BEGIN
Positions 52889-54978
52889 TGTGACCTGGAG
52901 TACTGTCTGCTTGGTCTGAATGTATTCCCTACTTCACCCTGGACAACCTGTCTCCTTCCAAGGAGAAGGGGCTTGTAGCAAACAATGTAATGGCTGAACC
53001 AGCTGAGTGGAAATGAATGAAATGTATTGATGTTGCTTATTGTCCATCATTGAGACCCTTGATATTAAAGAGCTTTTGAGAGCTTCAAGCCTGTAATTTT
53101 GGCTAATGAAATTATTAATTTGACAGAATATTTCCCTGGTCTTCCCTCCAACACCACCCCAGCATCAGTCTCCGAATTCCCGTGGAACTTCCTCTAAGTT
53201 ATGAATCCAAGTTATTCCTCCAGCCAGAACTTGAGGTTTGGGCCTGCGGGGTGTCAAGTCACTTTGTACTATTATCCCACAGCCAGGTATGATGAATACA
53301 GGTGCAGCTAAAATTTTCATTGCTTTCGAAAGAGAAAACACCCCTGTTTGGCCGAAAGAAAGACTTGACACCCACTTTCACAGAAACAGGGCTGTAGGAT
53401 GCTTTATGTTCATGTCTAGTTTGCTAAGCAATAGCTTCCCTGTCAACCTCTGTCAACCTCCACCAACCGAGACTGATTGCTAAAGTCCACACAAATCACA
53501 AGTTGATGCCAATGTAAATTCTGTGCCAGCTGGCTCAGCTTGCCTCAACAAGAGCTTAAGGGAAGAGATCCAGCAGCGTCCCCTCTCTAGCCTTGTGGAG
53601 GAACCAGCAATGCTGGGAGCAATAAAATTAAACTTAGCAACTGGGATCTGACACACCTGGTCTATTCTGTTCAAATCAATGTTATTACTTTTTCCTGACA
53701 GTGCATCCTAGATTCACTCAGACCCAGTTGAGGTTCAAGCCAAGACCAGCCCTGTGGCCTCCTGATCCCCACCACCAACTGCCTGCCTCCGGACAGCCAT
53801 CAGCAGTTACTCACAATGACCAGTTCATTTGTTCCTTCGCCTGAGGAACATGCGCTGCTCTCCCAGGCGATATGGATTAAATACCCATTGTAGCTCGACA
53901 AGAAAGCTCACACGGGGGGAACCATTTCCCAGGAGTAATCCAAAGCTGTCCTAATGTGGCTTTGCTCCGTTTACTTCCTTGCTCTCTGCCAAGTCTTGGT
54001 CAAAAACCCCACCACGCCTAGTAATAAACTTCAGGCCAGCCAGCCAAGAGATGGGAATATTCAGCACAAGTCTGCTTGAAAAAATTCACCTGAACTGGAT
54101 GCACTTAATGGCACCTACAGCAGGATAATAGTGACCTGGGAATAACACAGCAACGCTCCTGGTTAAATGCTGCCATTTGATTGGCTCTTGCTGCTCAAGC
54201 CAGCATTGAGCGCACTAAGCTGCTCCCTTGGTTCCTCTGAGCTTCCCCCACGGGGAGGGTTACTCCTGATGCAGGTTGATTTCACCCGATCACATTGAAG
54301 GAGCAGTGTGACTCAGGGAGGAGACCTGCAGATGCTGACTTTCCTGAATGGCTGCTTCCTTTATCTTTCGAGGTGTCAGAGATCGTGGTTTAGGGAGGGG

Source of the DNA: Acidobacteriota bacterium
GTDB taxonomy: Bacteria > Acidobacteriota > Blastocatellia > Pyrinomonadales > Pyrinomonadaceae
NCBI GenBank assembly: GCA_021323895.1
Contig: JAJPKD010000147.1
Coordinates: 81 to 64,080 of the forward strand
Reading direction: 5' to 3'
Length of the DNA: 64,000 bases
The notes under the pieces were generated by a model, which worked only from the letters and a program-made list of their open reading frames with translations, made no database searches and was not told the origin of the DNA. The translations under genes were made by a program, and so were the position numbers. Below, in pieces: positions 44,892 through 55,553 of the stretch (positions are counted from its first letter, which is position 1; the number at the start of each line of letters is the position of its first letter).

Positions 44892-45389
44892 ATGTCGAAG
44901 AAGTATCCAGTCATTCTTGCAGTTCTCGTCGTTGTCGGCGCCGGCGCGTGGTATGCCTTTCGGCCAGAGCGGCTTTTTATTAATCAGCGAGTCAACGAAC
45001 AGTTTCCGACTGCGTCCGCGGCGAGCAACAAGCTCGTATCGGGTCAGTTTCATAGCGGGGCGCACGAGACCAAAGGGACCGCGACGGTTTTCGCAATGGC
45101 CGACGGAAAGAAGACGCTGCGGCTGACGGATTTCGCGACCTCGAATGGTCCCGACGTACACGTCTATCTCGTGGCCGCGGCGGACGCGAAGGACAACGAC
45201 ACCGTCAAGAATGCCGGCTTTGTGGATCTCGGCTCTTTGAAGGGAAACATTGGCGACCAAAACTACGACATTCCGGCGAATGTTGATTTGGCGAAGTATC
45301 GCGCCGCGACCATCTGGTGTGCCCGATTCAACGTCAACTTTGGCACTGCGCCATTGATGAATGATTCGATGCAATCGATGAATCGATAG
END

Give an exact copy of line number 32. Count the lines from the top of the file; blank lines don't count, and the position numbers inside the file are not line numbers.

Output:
45301 GCGCCGCGACCATCTGGTGTGCCCGATTCAACGTCAACTTTGGCACTGCGCCATTGATGAATGATTCGATGCAATCGATGAATCGATAG